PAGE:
Californians will have the opportunity Nov. 8 to decide whether to guarantee funding for arts and music education or not.
If it becomes law, Prop 28 will require at least 1% of Prop 98 funding to go toward music and arts education. Prop 98, passed in 1988, guaranteed public K-12 school and community college funding minimums.
Art and music programs are usually among the first to be cut when public schools see budget cuts; California high school students are required to take a year of either art, a foreign language or career or technical education to receive a diploma.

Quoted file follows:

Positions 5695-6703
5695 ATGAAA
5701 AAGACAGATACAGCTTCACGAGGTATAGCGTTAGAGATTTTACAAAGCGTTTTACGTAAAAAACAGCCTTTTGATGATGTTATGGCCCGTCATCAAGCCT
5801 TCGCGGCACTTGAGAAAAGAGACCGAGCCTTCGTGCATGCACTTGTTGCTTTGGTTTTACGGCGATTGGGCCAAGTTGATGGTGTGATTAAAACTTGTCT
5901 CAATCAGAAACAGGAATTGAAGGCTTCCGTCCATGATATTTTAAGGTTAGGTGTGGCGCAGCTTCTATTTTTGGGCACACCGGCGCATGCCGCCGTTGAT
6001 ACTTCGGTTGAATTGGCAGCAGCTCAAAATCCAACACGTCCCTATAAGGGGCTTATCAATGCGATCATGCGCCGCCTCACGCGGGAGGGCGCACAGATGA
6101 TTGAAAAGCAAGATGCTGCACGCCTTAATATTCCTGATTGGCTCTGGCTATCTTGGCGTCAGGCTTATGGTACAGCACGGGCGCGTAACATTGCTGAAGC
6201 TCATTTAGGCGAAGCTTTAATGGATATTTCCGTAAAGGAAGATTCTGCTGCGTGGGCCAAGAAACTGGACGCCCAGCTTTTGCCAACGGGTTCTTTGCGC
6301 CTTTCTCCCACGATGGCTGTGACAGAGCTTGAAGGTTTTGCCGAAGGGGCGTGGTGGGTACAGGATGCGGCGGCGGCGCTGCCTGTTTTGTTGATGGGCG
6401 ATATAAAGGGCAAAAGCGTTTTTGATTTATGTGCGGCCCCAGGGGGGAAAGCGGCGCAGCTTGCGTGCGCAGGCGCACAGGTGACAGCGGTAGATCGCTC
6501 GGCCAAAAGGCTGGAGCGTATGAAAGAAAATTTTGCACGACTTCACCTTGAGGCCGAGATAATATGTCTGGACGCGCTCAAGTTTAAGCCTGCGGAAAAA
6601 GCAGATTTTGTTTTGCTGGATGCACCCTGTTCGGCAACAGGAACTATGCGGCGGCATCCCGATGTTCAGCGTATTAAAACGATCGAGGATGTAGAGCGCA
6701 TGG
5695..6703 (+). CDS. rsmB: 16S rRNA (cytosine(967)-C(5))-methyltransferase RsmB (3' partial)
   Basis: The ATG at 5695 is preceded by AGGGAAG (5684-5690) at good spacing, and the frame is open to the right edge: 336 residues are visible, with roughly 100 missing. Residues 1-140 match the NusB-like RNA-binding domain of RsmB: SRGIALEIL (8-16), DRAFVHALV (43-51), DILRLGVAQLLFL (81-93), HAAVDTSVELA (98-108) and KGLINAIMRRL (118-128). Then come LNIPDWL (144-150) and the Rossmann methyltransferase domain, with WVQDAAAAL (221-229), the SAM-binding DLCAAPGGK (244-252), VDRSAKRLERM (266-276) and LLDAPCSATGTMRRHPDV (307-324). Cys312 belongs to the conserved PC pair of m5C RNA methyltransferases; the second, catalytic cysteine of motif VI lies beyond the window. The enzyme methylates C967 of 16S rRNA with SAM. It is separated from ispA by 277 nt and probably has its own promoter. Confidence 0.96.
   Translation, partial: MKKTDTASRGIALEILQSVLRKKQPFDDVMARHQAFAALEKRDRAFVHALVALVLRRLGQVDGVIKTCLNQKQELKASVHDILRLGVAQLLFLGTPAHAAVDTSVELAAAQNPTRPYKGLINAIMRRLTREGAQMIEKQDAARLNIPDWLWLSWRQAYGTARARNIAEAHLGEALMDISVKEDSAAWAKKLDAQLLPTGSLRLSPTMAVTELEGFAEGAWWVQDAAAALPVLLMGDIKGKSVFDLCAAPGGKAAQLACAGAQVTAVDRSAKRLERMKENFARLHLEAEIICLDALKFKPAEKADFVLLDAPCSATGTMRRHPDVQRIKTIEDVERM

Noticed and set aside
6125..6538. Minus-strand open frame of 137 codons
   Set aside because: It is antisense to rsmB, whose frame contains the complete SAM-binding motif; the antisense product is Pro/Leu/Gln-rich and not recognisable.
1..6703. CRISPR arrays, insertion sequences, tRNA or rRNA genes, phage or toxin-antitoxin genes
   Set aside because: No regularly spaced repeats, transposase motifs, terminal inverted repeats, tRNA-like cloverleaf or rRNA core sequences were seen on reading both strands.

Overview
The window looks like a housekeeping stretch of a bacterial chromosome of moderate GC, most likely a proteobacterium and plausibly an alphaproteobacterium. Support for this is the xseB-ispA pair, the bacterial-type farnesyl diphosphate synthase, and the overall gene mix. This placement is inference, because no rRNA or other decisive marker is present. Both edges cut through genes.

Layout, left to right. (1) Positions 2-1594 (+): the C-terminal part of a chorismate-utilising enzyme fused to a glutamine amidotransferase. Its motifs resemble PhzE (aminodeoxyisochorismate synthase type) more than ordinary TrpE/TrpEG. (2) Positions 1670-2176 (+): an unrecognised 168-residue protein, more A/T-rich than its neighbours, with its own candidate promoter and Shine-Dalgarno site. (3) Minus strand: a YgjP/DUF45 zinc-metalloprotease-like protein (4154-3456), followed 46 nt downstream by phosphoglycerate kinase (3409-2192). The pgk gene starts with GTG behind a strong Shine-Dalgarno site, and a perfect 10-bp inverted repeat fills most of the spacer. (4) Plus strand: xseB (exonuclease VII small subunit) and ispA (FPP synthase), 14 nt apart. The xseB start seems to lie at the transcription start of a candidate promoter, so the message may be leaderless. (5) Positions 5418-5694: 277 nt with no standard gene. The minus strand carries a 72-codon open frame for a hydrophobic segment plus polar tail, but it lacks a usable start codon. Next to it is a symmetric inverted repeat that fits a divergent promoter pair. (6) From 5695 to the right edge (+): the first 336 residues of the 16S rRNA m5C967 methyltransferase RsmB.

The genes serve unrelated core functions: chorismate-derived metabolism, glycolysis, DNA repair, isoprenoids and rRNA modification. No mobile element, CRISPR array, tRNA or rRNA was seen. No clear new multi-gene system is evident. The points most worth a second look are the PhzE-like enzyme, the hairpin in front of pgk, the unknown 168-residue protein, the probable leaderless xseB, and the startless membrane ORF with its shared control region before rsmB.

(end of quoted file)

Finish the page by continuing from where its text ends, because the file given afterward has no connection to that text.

Many take more than this minimum requirement, however, in order to align with the admissions standards of the California State University or University of California systems.
Prop 28 is supported by the state Democratic Party and the Service Employees International Union. It had no official opposition. A NO vote on the measure would mean funding for arts education in public schools would continue to be left up to state and local budget decisions.
Major backers of the Yes on 28 Committee include Dr. Dre, John Lithgow, and Will.I.Am.
According to the state legislative analyst, the fiscal impact will be an increase in state costs of $1 billion annually, beginning in 2023.